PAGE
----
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I'm trying to figure out what's the best way to power a 64x32 RGB LED matrix and an ESP32 WROOM 32D using both a power bank (some 18650 2000mAh 3.7V in parallel + voltage regulator) and USB C (5V 3A). I would like to rely on the power bank when I need portable operation but I also want to be able to power them using an USB C cable (coming from any kind of power adapter capable of 5V 3A) when I have a wall socket available.

From my estimations, 5V 3A would be enough for what I'm using the matrix. Just in case I would need more current at some point, is there any way I can get more than 3A from USB C?

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  • \$\begingroup\$ How ae you going to MUX this large an array when the Imax / I rated ratio is only 1.5 \$\endgroup\$ Commented Mar 24, 2021 at 11:21
  • \$\begingroup\$ Being a newby here I'm not exactly sure how to answer your question @TonyStewartSunnyskyguyEE75. The ESP32 drains around 100mA, leaving the rest for the RGB matrix panel. As long as I don't need to power on all the LEDs at maximum brightness, the amount of current left has to be more than enough. \$\endgroup\$ Commented Mar 24, 2021 at 11:48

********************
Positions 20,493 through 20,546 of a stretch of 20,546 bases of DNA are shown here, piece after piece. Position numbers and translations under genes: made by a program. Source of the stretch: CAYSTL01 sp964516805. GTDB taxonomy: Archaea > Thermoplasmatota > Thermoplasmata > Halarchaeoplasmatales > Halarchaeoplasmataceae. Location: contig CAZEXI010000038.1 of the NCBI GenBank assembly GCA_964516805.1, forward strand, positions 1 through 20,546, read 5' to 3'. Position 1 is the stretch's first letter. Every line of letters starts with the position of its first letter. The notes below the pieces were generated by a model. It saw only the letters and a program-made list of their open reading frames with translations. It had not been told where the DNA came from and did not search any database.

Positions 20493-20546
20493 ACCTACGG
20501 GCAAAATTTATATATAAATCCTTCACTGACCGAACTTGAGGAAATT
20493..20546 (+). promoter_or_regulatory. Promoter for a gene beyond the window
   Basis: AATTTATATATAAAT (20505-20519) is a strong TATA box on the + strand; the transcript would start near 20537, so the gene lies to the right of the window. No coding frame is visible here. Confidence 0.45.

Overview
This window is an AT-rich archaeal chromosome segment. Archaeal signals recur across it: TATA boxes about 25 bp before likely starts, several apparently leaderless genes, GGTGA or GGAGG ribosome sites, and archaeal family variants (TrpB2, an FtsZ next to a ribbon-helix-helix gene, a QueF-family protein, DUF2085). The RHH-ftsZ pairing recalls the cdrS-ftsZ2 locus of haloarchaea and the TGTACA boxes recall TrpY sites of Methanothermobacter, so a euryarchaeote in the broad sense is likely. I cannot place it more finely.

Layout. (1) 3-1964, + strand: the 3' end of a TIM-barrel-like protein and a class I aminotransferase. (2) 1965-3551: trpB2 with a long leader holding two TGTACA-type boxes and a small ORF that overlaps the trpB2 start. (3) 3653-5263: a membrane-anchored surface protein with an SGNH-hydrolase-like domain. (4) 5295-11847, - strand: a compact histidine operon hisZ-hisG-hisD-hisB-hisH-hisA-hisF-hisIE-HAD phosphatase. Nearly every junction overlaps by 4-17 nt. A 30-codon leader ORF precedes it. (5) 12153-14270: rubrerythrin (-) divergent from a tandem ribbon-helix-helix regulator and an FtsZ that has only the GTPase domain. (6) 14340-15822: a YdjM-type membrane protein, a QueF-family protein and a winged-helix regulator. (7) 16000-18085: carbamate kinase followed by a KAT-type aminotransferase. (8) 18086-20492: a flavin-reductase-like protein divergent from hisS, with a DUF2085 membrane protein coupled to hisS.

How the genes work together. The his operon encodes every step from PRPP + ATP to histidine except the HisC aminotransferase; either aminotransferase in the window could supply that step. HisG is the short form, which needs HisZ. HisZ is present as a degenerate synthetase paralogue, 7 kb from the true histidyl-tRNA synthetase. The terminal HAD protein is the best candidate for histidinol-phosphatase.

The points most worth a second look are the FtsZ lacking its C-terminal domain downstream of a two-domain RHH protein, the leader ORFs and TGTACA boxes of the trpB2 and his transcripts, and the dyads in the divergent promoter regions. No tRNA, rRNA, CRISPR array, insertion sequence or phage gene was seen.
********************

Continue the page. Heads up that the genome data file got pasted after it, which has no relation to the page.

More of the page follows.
• \$\begingroup\$ Well the answer is you have to decrease the peak maximum current by the number being multiplexed so the average brightness is also reduced. Your simple concept can work yet dim. \$\endgroup\$ Commented Mar 24, 2021 at 13:17

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For more than 3A from usb compliant chargers, you need usb pd and 5A capable emarker cables. For more than 5V at xA which you can then regulate down to 5V yA but use regular cables, you also need usb pd plus a regulator. Both cases would require you to add a usb pd capable microcontroller or dedicated PD enabling IC. You can get trigger modules that do this for you if you don't want to add/design your own board.

Non-compliant chargers or USB A chargers may allow you to pull more than 2.1A directly from the port as these tend to be simple 5V regulators directly tied to the usb connector. There is no charger side control of the power out. USB C chargers should have active control circuitry that enables higher current and/or voltages. But with non-compliant usb A chargers and pulling too much current, you will see voltage droop at best over cheaper usb cables with thinner cables. Worst case is a fire from overheated cables.

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